Top Reasons #SAPros Should be Tracking Broad Gun-Related Legislation
Whether or not firearms are allowed on college campuses, students, staff, and faculty across the country are increasingly likely to be asked to consider or plan for gun-related violence. Gun-related violence in the United States is not, despite some claims, at the highest it has ever been, but it has been increasing over the last decade. Data from the Pew Research Center shows that 42% of Americans live in a household with a gun and that, whether someone personally owns a gun or not, US residents have broad exposure to them. At the state level, where most decisions about guns on campus are made, the gun lobby is noted for its tenacity, returning year after year to remove restrictions on when and where individuals may carry concealed weapons. Whether due to this concerted effort by the pro-gun lobby to systematically weaken state gun laws or not, a 2018 analysis conducted by the National Bureau of Economic Research finds there is a positive correlation between more permissive gun regulation and violent crime. Therefore, whether you support concealed carry on college campuses or not, changes in our broader gun laws will continue to impact students and student affairs professionals. This post by NASPA director of policy research and advocacy, Teri Lyn Hinds, describes key considerations for student affairs professionals and provides an overview of federal and state action related to guns that may impact college campuses.
Reflections on the Importance of CLDE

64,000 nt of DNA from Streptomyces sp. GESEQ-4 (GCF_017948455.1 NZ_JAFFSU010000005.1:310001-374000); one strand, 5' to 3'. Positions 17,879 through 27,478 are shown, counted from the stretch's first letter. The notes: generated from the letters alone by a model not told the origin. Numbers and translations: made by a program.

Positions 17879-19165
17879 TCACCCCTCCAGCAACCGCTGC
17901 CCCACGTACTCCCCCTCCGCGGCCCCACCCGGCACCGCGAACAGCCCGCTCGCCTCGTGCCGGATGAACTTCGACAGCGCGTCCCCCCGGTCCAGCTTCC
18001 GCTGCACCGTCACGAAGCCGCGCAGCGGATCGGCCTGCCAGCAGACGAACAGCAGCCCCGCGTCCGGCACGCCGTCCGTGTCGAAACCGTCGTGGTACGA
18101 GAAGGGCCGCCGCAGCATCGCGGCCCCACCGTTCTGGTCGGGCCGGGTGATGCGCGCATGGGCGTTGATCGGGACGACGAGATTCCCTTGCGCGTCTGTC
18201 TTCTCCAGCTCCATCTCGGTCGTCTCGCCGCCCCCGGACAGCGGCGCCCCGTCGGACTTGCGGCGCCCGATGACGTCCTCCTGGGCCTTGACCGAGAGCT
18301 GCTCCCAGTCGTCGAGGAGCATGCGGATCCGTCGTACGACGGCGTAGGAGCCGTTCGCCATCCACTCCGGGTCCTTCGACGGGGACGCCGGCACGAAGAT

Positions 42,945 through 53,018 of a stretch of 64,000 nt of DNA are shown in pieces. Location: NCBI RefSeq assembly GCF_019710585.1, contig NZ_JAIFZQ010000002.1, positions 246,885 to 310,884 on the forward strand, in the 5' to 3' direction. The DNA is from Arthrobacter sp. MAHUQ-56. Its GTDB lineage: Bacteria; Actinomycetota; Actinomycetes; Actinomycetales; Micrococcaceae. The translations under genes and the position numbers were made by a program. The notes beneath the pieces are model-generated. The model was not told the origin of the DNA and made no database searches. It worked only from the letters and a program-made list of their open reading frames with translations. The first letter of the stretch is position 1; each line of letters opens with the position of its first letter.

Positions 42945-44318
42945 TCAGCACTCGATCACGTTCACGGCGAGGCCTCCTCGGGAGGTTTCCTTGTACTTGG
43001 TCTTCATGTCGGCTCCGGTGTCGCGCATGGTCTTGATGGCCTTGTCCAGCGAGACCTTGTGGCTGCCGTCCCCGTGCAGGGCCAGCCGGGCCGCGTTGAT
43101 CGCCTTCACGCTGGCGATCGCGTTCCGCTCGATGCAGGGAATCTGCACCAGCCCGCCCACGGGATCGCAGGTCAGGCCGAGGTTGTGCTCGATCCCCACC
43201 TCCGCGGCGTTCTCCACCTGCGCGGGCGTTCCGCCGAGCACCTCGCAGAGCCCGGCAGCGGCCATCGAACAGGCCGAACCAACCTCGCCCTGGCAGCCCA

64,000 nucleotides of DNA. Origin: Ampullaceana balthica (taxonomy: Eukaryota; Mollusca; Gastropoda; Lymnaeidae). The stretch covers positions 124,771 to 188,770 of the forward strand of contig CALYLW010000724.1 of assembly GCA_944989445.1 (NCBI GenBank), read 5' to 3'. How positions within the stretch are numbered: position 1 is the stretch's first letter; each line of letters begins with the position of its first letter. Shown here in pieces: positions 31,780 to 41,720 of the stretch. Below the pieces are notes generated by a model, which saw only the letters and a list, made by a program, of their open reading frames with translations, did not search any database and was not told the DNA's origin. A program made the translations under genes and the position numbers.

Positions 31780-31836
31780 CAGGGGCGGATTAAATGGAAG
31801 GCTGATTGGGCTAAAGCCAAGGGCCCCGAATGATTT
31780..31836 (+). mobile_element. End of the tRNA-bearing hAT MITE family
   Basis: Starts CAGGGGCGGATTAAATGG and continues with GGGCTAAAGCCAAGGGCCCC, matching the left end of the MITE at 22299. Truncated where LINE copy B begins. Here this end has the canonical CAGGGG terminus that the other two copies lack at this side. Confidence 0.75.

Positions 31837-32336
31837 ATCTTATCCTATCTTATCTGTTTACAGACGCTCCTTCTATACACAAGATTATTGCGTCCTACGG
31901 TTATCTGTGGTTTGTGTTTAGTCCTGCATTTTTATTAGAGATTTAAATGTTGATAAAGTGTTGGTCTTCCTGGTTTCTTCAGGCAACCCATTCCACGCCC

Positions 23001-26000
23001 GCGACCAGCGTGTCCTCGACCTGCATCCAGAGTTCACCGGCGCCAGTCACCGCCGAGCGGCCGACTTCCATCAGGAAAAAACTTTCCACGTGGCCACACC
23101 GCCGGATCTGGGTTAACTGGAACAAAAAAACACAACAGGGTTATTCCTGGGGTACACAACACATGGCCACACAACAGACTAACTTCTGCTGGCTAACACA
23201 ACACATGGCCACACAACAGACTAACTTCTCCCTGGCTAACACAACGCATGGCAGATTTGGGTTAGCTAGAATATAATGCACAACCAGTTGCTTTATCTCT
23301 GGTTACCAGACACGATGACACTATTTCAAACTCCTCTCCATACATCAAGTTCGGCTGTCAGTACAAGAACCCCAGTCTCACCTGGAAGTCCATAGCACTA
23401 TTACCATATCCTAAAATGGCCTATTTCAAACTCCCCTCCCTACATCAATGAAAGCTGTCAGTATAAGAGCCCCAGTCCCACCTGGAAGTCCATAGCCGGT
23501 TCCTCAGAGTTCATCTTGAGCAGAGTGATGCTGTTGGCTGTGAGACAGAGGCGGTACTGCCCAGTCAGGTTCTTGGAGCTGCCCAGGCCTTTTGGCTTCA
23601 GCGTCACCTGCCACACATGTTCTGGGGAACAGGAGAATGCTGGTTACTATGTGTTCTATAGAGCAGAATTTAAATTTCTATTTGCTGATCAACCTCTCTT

The annual Civic Learning and Democratic Engagement Conference (CLDE) is built around the four pillars of the CLDE Theory of Change: Purpose, Learning Outcomes, Pedagogy, and Strategy. When I volunteered to write this blog for CLDE 2019, I started to assess the plethora of work that is CLDE within the context of those four pillars. In the midst of that assessment, I repeatedly asked myself why I am committed to CLDE and, more specifically, the work of AASCU’s American Democracy Project (ADP). What is it in my own belief system that has me so committed, and how does it relate to the CLDE Theory of Change? I hope that you, too, will reflect on why CLDE is important to you, your community, and our democracy.
Campus Free Speech: What #SAPros Need to Know About the Executive Order, State Legislation
Free speech on college campuses is once again taking center stage in national headlines following President Trump’s Executive Order on Improving Free Inquiry, Transparency, and Accountability at Colleges and Universities, signed Thursday, March 21, 2019. Most, if not all, colleges and universities are already complying with their responsibilities to protect students’ expressive rights, utilizing appropriate content-neutral time, place, and manner guidelines. However, the threat of as-yet-unknown action by federal agencies that award significant research grant funds to institutions may result in a restriction, rather than an expansion, of intellectual diversity on college campuses. So far in 2019, NASPA's policy and advocacy team are tracking 37 pieces of state legislation related to free speech, of which 26 bills in 15 states would require institutions to designate all outside areas of campus as traditional public forums or otherwise prohibit the designation of free speech zones. Some include additional restrictions related to institutions’ ability to disinvite speakers, assess fees for anticipated security related to possible protest activity, or prohibit campus leaders from speaking on “public policy controversies of the day”. Student affairs professionals are encouraged to reach out to legislators to express their concerns with legislation under consideration that would limit the time or ability of institutions to ensure campus safety.